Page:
Building better green hydrogen partnerships between North and South

As green hydrogen is moving from being ‘the next big thing’ in decarbonization to the messiness of actual project implementation, it becomes crucial to design partnerships that avoid the mistakes from the past. In an upcoming study on Egypt, Morocco, and South Africa, we found that all countries were lacking resources and institutional frameworks to safeguard mutual benefits. Also, the institutional frameworks to accommodate the increasing interest in green hydrogen are still in flux and require additional efforts to assure local benefits. In light of earlier evidence from oil and gas industries, it is necessary to first establish institutions that can cope with the fair distribution of hydrogen rent and second to establish some degree of oversight through external audit bodies or parliamentary oversight committees. However, institutional change might prove to be hard in light of elite corruption and political rent-seeking in hybrid and authoritarian regimes such as Egypt and Morocco. 

The difficult realities of concluding partnerships and projects in the Global South should not lead to a focus only on financial and technical feasibility but also require effective safeguards on the sharing of benefits. Another important consideration is that concrete safeguards are crucial to ensure that political conflicts, as in the case of Morocco or Egypt, do not further destabilize regional energy security. The example of Western Sahara and access to water along the Nile show that ignoring problems on the doorstep of the European Union does not lead to greater energy security but could come at the cost of leaving all involved parties worse off in the long run.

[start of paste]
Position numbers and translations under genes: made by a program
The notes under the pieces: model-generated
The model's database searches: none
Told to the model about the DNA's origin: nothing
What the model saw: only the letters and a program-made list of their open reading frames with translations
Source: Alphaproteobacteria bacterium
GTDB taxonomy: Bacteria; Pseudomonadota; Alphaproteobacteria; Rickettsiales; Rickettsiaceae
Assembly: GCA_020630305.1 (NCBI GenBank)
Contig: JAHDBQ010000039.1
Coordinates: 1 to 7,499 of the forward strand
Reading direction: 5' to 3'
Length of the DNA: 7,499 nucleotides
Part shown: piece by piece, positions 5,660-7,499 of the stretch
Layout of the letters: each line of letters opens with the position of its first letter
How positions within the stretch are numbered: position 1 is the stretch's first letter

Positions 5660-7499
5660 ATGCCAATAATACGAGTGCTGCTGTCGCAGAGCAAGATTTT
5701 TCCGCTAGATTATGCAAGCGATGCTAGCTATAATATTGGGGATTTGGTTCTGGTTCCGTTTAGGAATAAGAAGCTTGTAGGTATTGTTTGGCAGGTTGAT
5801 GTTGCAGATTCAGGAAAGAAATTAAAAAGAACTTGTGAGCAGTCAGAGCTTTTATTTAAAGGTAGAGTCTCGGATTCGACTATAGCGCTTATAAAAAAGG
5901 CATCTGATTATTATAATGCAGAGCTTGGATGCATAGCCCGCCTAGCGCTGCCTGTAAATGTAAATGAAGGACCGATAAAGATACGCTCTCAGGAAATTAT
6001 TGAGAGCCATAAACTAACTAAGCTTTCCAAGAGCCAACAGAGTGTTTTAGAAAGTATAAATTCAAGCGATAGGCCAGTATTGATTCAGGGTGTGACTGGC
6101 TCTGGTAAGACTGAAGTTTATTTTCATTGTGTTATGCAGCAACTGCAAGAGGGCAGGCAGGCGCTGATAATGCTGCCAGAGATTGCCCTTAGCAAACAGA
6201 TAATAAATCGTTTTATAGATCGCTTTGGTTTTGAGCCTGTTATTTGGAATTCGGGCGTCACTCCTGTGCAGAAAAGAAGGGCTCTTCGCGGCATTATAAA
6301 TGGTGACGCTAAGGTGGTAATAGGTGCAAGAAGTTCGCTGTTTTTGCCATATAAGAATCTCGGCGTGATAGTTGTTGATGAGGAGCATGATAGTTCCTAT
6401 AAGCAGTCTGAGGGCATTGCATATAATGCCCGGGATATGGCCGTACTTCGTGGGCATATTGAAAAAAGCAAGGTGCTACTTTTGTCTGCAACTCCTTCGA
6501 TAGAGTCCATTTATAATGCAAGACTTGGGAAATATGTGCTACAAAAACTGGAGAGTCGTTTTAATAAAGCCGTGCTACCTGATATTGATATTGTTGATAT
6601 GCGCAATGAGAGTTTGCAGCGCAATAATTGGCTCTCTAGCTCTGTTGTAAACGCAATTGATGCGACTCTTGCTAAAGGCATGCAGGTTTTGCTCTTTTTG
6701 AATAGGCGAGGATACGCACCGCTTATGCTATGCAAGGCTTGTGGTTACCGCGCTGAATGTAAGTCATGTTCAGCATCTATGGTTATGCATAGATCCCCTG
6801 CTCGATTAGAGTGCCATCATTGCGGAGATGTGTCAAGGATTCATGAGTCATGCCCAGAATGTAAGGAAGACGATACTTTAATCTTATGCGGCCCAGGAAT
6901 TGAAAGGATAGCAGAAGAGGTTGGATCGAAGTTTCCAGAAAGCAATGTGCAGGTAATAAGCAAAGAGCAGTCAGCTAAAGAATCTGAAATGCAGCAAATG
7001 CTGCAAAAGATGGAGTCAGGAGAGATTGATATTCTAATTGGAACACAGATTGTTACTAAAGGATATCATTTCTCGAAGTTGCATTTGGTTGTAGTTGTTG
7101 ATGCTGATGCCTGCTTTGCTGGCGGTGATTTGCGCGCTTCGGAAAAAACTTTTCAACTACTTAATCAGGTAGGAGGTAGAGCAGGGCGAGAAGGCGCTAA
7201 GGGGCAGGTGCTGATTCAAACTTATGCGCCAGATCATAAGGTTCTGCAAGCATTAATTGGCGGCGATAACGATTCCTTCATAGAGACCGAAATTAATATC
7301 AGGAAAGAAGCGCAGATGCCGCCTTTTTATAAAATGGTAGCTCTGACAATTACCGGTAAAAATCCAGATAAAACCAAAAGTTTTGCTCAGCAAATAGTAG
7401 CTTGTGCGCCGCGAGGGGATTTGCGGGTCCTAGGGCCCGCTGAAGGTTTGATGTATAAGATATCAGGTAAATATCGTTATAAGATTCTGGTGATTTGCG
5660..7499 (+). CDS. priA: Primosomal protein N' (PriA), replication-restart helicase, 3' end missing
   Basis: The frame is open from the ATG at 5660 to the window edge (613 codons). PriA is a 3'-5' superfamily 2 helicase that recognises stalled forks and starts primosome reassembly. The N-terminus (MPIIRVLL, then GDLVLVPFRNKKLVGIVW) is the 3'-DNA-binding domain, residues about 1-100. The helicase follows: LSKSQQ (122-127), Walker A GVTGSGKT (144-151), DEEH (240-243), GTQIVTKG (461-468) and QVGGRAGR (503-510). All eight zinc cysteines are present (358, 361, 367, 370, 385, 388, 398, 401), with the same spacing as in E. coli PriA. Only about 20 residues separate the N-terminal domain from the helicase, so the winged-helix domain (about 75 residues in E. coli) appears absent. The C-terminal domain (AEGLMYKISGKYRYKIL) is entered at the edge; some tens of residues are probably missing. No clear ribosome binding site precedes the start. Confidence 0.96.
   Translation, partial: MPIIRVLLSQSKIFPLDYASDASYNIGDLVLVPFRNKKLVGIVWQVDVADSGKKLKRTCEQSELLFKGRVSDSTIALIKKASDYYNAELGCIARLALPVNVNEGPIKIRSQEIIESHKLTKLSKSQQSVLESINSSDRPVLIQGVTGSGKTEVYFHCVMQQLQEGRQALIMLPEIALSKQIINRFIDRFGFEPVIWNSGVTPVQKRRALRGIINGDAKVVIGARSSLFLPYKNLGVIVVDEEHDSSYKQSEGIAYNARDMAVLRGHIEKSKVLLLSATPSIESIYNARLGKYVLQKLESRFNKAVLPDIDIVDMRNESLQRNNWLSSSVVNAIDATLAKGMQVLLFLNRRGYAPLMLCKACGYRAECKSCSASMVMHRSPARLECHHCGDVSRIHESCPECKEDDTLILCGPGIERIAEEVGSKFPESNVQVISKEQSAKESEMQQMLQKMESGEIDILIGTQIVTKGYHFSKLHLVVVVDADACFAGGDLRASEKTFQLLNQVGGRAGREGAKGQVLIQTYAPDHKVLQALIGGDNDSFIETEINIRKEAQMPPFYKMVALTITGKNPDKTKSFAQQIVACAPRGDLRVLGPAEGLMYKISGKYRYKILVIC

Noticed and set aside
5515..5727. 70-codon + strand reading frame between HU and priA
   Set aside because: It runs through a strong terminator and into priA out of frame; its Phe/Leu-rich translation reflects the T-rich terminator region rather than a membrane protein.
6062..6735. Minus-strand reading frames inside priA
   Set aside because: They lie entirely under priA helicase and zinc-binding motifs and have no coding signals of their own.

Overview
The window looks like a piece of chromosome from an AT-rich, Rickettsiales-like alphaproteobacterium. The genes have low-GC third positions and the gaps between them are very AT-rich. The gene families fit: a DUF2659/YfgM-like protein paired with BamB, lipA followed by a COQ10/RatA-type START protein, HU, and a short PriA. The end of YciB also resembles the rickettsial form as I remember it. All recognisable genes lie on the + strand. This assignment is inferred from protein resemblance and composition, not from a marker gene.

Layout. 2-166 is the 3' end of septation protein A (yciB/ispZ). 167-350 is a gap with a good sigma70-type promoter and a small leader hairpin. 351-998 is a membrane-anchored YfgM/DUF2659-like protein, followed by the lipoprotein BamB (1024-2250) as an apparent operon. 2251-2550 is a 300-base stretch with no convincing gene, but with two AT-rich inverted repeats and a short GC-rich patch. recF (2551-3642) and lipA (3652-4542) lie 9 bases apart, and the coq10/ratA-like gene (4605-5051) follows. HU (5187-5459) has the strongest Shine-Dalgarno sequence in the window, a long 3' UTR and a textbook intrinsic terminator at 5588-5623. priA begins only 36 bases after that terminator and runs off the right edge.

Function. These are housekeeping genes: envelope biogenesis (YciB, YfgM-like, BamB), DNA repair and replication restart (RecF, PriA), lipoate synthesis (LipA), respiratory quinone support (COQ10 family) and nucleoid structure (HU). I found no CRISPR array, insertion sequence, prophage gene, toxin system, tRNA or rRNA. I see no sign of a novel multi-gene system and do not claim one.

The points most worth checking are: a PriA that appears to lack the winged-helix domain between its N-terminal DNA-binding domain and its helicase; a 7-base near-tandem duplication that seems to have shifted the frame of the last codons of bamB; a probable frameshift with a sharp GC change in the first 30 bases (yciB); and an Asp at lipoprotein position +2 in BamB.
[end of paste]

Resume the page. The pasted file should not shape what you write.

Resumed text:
Based on the findings of our study, we have developed several recommendations. One of these is to establish clear policies and definitions for green hydrogen sourcing and tracking. Clear supply chain governance guidelines covering aspects of production and trade are critical and have some precedence in the Guidelines for Multinational Corporations issued by the OECD or in the anti-slavery laws in the UK and the Netherlands. A second recommendation is to establish Access and Benefit Sharing (ABS) mechanisms as part of partnerships to ensure the sharing of costs and benefits in building green hydrogen supply chains among stakeholders. Here, for instance, valuable lessons could be learned from existing international agreements governing access and benefit sharing of biological resources. Furthermore, it will be critical to gradually phase out fossil fuel subsidies and harness climate finance to create a level playing field for green hydrogen. A last recommendation is to introduce guaranteed prices and preferential tariff regimes for green hydrogen imports from the Global South to avoid a global race to the bottom in the green hydrogen space, especially in light of likely future competition between the United States, Australia, and countries in the Global South.

If partnerships are not designed well enough to ensure mutual benefit, this could pose serious risks to the global energy transition. Diverting green electricity to green hydrogen exports could seriously impede progress in the struggle for access to clean and universal energy in the Global South, while further cementing existing social and political inequities. Although green hydrogen is seen by some as the silver bullet to solving the problem of global energy security and decarbonization, we still need to better understand what is achievable within the tightening time frame dictated by climate change. Now is the right time to learn lessons from past injustices in extractive industries and to avoid a new ‘hydrogen colonialism’ that repeats past mistakes and puts ‘the race to net zero’ in jeopardy.

illuminem Voices is a democratic space presenting the thoughts and opinions of leading Sustainability & Energy writers, their opinions do not necessarily represent those of illuminem.

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About the author

Matthias Galan is a researcher and consultant with a keen interest in global energy transitions. His work currently focuses on green hydrogen partnerships and emerging green hydrogen applications. He holds a PhD from the Vienna University of Economics and Business.